NYCTRC Responds to the R179 Debacle
January 9, 2020
Safety must be the MTA’s #1 priority and we’re glad that all R179s were taken out of service. Getting them back into service needs to be done cautiously but quickly. It’s time to fix the bigger problems while they’re at it.
Using low bid is clearly not the best way to do business – we’ve seen that countless times. Given the R179 debacle, we ask the MTA to look at using the same RFP approach to the purchase of rolling stock and other capital procurements that it agreed to use for design-build projects. The Board’s resolution said it succinctly: ‘It is a procurement best practice to solicit Design/Build contracts using a competitive RFP process rather than by sealed bids because the competitive RFP process allows MTA to consider, in addition to price, not-price factors such as delivery schedule, creative design and construction approaches, the experience of the proposer, and negotiated contract terms.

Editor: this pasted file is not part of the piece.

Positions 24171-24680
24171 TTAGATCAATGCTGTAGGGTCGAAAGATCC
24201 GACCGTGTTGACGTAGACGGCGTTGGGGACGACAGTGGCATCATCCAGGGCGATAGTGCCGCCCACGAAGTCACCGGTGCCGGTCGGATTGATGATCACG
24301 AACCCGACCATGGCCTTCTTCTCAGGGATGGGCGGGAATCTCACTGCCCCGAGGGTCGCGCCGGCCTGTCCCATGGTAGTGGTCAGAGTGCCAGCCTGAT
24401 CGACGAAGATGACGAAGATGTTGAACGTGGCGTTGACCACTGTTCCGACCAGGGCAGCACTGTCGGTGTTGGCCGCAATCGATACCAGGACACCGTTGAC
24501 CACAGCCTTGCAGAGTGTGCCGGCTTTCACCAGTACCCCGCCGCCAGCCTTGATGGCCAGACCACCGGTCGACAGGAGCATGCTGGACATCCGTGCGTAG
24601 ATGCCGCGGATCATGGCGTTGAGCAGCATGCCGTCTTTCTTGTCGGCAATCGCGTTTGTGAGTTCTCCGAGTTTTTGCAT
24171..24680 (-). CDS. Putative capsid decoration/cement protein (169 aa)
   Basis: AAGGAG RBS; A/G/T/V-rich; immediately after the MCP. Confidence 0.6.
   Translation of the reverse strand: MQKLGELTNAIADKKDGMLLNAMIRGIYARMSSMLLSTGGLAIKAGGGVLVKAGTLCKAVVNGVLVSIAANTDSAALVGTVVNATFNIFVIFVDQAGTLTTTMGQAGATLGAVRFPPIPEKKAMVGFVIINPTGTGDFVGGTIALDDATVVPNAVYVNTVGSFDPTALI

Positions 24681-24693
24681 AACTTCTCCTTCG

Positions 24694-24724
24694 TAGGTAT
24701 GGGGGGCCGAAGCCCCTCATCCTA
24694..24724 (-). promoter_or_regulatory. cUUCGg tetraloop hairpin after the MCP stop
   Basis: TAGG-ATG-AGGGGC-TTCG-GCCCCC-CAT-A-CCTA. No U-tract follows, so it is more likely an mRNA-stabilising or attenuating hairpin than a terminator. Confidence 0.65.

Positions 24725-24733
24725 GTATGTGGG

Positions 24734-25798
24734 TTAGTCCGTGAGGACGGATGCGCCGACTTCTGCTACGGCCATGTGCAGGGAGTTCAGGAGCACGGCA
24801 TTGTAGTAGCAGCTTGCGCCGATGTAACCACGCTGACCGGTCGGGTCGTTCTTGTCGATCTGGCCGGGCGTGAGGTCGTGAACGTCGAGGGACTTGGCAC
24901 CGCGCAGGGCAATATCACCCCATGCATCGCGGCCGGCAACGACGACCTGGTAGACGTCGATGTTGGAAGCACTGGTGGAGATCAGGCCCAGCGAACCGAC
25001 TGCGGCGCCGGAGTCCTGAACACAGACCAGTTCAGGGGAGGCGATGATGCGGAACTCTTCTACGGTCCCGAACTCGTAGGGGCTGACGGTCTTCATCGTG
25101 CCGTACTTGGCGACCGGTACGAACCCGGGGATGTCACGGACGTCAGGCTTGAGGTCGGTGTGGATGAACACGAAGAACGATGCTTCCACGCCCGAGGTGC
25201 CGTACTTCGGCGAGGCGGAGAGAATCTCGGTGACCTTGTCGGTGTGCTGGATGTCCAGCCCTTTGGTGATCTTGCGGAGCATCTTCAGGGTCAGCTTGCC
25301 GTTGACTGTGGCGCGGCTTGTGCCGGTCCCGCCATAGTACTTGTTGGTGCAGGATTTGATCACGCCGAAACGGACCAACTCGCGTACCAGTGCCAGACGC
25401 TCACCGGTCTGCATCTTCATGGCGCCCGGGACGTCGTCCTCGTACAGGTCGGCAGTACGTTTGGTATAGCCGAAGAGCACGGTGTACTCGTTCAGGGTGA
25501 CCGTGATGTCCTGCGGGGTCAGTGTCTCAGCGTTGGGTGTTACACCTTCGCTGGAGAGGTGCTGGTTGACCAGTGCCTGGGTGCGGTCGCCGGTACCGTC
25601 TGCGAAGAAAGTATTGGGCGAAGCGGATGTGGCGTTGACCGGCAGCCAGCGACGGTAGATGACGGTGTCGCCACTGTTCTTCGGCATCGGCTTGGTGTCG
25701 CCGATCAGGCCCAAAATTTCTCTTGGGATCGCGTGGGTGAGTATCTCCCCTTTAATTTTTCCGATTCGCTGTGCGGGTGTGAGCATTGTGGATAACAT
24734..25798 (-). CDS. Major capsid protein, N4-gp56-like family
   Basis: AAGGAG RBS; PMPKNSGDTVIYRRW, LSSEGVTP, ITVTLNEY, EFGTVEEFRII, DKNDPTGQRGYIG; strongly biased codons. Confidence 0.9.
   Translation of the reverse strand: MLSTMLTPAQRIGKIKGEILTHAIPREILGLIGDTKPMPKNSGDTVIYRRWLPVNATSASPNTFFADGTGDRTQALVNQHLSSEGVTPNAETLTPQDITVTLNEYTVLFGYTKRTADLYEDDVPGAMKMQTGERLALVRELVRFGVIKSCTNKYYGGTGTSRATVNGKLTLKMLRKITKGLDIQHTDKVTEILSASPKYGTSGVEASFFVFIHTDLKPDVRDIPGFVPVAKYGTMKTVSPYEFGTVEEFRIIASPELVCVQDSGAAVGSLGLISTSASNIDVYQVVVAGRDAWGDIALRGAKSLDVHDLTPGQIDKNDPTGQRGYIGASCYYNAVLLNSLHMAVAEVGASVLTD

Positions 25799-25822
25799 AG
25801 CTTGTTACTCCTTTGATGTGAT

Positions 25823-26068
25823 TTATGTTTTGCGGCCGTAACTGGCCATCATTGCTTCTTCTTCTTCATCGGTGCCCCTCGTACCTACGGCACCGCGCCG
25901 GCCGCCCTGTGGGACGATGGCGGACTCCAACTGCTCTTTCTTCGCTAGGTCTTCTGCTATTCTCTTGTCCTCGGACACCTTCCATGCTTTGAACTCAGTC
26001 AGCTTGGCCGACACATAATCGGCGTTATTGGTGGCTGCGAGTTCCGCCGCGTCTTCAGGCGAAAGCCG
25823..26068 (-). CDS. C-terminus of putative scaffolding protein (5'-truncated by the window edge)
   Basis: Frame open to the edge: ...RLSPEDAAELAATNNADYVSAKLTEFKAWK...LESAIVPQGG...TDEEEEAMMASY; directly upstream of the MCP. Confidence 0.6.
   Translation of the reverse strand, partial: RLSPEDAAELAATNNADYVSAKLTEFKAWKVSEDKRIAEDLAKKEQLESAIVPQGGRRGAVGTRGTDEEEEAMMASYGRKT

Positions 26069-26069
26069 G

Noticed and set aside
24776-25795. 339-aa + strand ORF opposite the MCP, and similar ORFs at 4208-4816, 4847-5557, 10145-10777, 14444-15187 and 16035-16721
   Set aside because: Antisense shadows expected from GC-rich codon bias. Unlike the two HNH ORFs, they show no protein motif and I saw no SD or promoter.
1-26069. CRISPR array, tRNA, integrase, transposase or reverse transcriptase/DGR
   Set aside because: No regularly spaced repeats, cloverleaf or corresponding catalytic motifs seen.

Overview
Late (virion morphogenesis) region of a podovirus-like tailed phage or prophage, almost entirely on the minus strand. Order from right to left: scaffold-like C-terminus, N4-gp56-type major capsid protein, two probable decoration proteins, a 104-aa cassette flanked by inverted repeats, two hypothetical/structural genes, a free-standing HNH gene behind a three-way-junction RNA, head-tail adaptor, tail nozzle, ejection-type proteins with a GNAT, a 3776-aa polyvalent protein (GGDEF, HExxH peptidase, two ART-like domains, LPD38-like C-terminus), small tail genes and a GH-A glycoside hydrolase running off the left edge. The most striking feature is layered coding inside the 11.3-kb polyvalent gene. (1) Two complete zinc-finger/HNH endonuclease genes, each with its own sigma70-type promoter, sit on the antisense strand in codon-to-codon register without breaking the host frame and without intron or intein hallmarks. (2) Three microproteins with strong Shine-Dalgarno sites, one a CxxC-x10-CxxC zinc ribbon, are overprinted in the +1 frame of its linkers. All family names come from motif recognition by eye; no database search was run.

If we’re going to make any lemonade out of these lemons, it should be to fix the process and not just the cars. On the subject of fixing things, top of the list should also be changing the debarment rules to reflect the reality of the market. As written, Bombardier should already be out – not just for the R179 delays but also on Positive Train Control overruns. Yet the MTA – which wrote the rules – is flouting them. It’s time to turn the emergency rules into regulations that hold contractors responsible but are actionable and practical.
Download here: NYCTRC Responds to the R179 Debacle